Mark Hynes - thoughts on corporate disclosure

Opinions on changing rules, changing best practices, and their effect on investor relations officers.

Wednesday, September 19, 2007

IR is all about valuations.

If investor relations is all about valuations, then valuations is all about assessing correctly the worth of intangible assets.

Intangibles are vitally important corporate assets and value drivers in a knowledge-based economy. While estimates vary, the proportion of corporate value associated with intangibles is widely considered to be over fifty per cent of a company's value.

For example, the most valuable assets of an innovative company today, such as intellectual property, software investments, staff and managerial expertise, research and development, advertising and market research, and business processes -- have no natural place on the balance sheet. And as the nature of doing business has changed, the list has grown.

They can be recorded as expenses or sometimes, in the case of intellectual property, as liabilities, however frequently they do not make their way onto the books at all.

Each company therefore makes its own valuation of intangibles, guided only by very general accounting standards. Yet today's investors are focussing greatly on intangibles, and a growing number of companies are scrambling to find the methods that will help them better use, develop and communicate about them. In particular, investors have been looking at how social and environmental issues translate directly to market value.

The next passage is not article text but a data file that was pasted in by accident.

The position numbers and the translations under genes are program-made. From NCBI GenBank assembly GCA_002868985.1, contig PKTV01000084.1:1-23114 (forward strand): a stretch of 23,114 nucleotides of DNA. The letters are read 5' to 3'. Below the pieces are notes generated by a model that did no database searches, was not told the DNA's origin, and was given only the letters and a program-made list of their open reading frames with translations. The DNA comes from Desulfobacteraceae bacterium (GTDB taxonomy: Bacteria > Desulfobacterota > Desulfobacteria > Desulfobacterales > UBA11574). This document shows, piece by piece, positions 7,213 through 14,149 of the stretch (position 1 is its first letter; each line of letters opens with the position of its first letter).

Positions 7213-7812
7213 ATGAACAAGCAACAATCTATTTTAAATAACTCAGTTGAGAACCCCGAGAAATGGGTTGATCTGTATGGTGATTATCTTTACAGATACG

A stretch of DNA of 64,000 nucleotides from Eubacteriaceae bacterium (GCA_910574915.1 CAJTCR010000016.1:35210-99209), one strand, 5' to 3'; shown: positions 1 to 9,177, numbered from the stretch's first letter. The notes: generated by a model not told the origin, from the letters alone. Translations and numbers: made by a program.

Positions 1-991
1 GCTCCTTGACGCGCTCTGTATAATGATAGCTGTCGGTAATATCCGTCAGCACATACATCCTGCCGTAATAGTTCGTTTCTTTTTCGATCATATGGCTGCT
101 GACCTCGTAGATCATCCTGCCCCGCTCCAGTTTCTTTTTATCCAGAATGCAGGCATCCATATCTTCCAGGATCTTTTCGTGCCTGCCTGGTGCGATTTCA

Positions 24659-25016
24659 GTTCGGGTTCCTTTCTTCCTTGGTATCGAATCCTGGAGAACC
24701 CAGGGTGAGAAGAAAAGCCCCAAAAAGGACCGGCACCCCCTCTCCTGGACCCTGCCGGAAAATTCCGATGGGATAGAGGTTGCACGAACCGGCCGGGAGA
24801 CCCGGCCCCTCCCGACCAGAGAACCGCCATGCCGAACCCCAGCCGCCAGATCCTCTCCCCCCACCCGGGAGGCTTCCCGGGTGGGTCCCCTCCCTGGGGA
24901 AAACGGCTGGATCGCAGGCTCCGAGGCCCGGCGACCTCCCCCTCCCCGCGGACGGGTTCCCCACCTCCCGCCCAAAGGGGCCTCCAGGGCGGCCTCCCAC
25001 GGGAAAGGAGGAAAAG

There is no standard, internationally recognised way of making that valuation. None of the existing approaches such the triple bottom line, or the balanced scorecard (used according to Bain and Co by about 57 percent of international companies) have been adopted as a standard by the official financial accounting bodies. But it is perhaps only a matter of time until they are.

Meanwhile, communicating the half of a company’s value proposition that cannot be accurately measured remains an IR challenge.


  • At 4:01 pm, Blogger Roberto Iza said…


  • At 8:12 am, Blogger Richard Young said…

    Half? I seem to recall that tangible assets represent much less than that in terms of overall market value (sorry, I'm vaguely remembering the numbers rather than checking!). Interestingly, when I interviewed a bunch of FDs a few years ago about the concept of accounting valuations for brands, I was met with a lot of skepticism. "So you have an inflated balance sheet - so what?" was the most memorable quote.

    The main problem is that you can slice intangibles a number of different ways. Replacement value? Transfer value? Liquidation value? At least property and plant have independent market valuations. And what accountant would accept a value on the balance sheet for "talent" when it can simply walk out of the door? Yes, IP, staff, brands and relationships all have a value that a business would do well to evaluate in order ti manage internal investment decisions. But can you imagine an auditor signing off on the discrete value of a particular patent that might be rendered worthless tomorrow by a change in technology?

    This, I think, is one of those areas that forces analysts and investors to actually earn their keep by making their own judgments.

  • At 7:35 am, Blogger Mark Hynes said…

    Richard - many thanks for this. Totally agree, especially on your last sentence.
    I also think it makes IRO's 'earn their keep'; providing analysts enough information to allow intelligent assessment of the value, is by no means an easy task.


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